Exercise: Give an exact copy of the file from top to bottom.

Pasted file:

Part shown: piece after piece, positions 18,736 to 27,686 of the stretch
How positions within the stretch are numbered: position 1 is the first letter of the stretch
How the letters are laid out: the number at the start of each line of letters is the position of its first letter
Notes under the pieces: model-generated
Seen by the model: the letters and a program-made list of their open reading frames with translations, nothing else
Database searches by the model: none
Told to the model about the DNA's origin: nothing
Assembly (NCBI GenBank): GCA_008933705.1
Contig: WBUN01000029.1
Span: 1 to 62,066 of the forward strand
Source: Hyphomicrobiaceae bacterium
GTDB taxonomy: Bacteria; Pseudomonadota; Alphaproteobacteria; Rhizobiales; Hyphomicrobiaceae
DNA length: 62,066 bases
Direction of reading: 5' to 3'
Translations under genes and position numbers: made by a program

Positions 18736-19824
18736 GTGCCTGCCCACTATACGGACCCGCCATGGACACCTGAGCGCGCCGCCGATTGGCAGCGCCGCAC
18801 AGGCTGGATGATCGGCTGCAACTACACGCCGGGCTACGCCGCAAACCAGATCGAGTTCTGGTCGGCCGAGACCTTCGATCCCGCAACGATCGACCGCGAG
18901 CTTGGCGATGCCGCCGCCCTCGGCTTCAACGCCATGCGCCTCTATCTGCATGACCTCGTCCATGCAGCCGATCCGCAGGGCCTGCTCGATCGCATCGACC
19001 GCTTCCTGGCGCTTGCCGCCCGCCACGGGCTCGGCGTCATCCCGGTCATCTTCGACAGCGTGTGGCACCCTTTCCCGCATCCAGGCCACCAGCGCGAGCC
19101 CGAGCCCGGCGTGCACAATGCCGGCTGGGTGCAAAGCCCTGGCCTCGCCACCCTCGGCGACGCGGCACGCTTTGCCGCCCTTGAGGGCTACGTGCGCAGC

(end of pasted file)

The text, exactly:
Part shown: piece after piece, positions 18,736 to 27,686 of the stretch
How positions within the stretch are numbered: position 1 is the first letter of the stretch
How the letters are laid out: the number at the start of each line of letters is the position of its first letter
Notes under the pieces: model-generated
Seen by the model: the letters and a program-made list of their open reading frames with translations, nothing else
Database searches by the model: none
Told to the model about the DNA's origin: nothing
Assembly (NCBI GenBank): GCA_008933705.1
Contig: WBUN01000029.1
Span: 1 to 62,066 of the forward strand
Source: Hyphomicrobiaceae bacterium
GTDB taxonomy: Bacteria; Pseudomonadota; Alphaproteobacteria; Rhizobiales; Hyphomicrobiaceae
DNA length: 62,066 bases
Direction of reading: 5' to 3'
Translations under genes and position numbers: made by a program

Positions 18736-19824
18736 GTGCCTGCCCACTATACGGACCCGCCATGGACACCTGAGCGCGCCGCCGATTGGCAGCGCCGCAC
18801 AGGCTGGATGATCGGCTGCAACTACACGCCGGGCTACGCCGCAAACCAGATCGAGTTCTGGTCGGCCGAGACCTTCGATCCCGCAACGATCGACCGCGAG
18901 CTTGGCGATGCCGCCGCCCTCGGCTTCAACGCCATGCGCCTCTATCTGCATGACCTCGTCCATGCAGCCGATCCGCAGGGCCTGCTCGATCGCATCGACC
19001 GCTTCCTGGCGCTTGCCGCCCGCCACGGGCTCGGCGTCATCCCGGTCATCTTCGACAGCGTGTGGCACCCTTTCCCGCATCCAGGCCACCAGCGCGAGCC
19101 CGAGCCCGGCGTGCACAATGCCGGCTGGGTGCAAAGCCCTGGCCTCGCCACCCTCGGCGACGCGGCACGCTTTGCCGCCCTTGAGGGCTACGTGCGCAGC